Keywords: Augustine; psalms; sermons; congregational worship; Augustine's preaching techniques


     

     

    INTRODUCTION

    Augustine is a father of the Christian Church of Africa and his worldwide influence is unparalleled even today. Sixteen centuries separate him from us, but throughout that long period his presence has been felt continually. He has been a contemporary of nearly every generation (Backus 1997; Marrou 1955:147–180).

    Surprisingly, this has been possible particularly because of his sermons.1 When the man who had been searching for God's treasure for thirty years eventually discovered the treasure, he worked with it for forty years. A genius became a humble servant in the Church of Christ. He who had sought philosophical speculation became a practical pastor. The long-time desperate wanderer became a guide for centuries.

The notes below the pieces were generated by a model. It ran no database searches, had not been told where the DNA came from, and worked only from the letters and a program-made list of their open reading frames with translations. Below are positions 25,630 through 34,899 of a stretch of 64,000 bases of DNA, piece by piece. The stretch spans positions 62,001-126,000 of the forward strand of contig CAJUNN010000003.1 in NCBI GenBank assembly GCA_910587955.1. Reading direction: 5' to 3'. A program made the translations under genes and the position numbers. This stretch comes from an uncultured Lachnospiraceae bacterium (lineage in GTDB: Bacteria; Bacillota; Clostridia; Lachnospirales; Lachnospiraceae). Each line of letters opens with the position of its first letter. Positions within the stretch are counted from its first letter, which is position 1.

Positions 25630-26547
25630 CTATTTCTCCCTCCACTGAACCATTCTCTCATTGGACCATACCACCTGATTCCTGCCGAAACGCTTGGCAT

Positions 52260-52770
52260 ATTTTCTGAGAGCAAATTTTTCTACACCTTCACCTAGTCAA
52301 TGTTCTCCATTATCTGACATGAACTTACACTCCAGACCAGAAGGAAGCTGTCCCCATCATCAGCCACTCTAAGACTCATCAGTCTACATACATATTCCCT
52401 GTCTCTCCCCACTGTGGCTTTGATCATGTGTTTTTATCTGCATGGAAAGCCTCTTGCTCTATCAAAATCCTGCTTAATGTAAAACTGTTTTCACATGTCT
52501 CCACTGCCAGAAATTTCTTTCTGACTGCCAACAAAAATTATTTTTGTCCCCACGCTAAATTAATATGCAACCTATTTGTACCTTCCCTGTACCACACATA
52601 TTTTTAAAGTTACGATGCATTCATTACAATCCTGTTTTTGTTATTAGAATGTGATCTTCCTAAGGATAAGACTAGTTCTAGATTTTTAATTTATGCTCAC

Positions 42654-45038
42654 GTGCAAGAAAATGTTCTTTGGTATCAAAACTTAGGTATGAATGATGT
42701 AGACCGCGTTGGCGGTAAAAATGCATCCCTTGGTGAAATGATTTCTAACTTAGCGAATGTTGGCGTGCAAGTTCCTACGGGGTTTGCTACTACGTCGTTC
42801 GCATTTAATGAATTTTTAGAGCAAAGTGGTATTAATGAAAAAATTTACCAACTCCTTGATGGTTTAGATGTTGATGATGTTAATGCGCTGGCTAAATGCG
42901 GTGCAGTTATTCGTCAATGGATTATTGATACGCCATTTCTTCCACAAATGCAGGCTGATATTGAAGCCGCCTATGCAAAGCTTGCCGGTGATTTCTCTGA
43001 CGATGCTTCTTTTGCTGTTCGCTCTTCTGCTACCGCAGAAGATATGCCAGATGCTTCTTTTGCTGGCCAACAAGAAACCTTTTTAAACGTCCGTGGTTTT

We might expect that Augustine's importance for later centuries would lie primarily in his well-known major writings. First of all, in his monumental City of God, the 22 books that narrate history from creation to eschaton in the metaphor of the two cities, Jerusalem and Babylon (Van Oort 1991). Moreover, in his Confessions– a document both highly literary and spiritual – he recounts his own peregrination and final homecoming (Kotzé 2004). This is expounded on in his majestic dogmatic work, The Trinity (Kany 2007).